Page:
Talked explanatorily of a Truebner pamphlet I picked up from the floor. "I have a friend over there in the Truebner establishment" [he pronounced it Trubner with diphthong, and bore with my correction with a laugh and an attempt to correct himself]—"a man named Childs—Josiah Childs—I imagine him old and a Quaker: there have been letters from him. I picture him as a man of the confidential clerk kind which Dickens so delighted to talk about—the invaluable men in the big houses." The reference to Dickens reminded me of the discussion at Clifford's table between his daughter Charlotte and Dr. Bucke as to the visit of Dickens, the former stoutly defending him against the Doctor's severe disposition to brush him aside as of no importance. W.'s amusement extreme at the "audacity" of the "youngster." His own feelings towards Dickens "more kind" than the Doctor's.

He ate slowly as he talked—toast, preserves, coffee (or tea). My enthusiastic description of the day aroused him so that he flung the window sash all the way up. "I suppose Chestnut Street—Market Street—are alive—a breathing mess!" "And the way down and down—and then the river, too!" His manner rather pensive, if not sad. I asked him, "You remember Tommy?" He responded with a question: "Tommy? Tommy Logan? The great, big hearty Irishman? Oh yes!" "Well, Tommy is now an engineer—seems to be in the engine house most of the time if not all." "Is that so? Oh! I know Tommy well. I used to count him one of my best friends on the river." Then he asked: "Do you know Eugene Crosby? He was up in the wheelhouse—was a night pilot. He was a very noble fellow—always very good, affectionate to me!" So we talked. He spoke of "the old days—the boys—the rides to and fro." Then questioned slowly: "The Beverly, the Wenonah—what is the other boat? they have a third?" "The Pennsylvania." "The old Pennsylvania!" Then asked after Lindell—the time of the men, Foxy, several others by name. "You know them all," he said, when I shook my head over some names he mentioned. But I did not know the names. I had said to Tommy as I sat there in the engine room on the return trip and talked, that he should not be surprised to see W. wheeled down on the boat some day "when the spring is really here." Tommy then pathetic in his homely description of the old days with W.—hearty greetings, talks, sights: of W.'s generosities—"he'd give the boys money—the boys up there on the street—and never a word about what they would spend it for!" But W. himself when I mentioned the wheeling matter was more dubious than I have known him in a long time about getting out again.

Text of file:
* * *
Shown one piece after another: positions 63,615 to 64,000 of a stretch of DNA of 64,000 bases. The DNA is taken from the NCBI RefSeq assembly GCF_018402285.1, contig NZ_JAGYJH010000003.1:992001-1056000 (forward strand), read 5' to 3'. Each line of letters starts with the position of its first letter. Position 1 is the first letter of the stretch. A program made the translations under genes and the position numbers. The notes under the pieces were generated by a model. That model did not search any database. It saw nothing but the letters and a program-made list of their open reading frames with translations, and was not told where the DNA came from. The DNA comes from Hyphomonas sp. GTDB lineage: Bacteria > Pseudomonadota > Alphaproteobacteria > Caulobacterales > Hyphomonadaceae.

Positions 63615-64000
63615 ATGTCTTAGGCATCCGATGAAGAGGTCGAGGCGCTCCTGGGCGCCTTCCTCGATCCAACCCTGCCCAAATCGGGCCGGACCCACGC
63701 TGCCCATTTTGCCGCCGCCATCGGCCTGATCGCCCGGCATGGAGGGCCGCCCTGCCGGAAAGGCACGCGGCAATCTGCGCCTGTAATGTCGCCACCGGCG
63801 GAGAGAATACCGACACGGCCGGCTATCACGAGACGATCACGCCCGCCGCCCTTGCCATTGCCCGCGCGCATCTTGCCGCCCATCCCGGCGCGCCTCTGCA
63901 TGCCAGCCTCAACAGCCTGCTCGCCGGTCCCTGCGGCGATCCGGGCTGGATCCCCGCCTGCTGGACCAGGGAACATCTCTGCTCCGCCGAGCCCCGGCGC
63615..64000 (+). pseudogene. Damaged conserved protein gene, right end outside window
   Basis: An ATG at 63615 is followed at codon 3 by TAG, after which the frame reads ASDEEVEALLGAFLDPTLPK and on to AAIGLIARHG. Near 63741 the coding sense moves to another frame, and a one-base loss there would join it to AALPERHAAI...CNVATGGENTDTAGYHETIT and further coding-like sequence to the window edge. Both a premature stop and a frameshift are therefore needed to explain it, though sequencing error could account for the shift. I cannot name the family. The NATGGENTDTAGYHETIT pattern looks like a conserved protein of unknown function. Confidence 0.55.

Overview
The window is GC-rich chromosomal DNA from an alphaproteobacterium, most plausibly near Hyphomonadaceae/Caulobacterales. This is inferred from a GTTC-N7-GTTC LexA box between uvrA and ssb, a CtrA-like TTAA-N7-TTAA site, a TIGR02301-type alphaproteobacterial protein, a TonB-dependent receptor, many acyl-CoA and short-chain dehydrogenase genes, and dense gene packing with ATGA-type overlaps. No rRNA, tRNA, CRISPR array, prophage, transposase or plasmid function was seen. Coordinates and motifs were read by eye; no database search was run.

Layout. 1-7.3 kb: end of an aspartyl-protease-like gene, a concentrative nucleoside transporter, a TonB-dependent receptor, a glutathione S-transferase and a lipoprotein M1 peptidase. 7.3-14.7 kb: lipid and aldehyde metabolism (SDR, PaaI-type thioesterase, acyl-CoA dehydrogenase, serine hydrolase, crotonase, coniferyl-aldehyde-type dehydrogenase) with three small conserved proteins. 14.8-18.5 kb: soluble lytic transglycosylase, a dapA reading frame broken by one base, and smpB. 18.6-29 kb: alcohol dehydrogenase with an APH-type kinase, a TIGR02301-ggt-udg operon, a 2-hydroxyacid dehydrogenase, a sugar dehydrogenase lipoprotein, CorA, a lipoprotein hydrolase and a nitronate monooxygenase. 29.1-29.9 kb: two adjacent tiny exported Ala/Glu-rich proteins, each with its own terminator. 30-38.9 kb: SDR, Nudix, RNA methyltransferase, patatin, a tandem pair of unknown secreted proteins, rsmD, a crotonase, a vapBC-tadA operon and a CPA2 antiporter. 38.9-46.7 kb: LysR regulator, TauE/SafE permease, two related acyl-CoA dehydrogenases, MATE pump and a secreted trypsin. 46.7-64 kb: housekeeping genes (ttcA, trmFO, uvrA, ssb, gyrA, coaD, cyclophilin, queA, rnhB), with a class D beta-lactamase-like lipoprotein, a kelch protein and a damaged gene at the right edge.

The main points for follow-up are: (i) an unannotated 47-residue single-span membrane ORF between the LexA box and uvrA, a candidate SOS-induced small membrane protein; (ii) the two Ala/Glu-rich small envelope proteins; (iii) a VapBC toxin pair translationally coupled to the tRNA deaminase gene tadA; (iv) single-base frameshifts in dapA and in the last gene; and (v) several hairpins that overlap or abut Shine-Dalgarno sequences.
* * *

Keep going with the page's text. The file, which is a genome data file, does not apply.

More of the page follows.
Just a word with Tom Davidson last night after the lecture, about W. "I do not know him but I know many of his friends—his brother Tom, for one, out there in St. Louis." But W. had never heard reference to Davidson from that source. I advised with Ed, whether it would not be well to have Dr. Walsh come in and report on W. Probably will do so. W. looked grand in his place there at the window, in the waning light—the flitting paleness at times, the lengthened hair, often the faraway look as with folded hands he faced the west.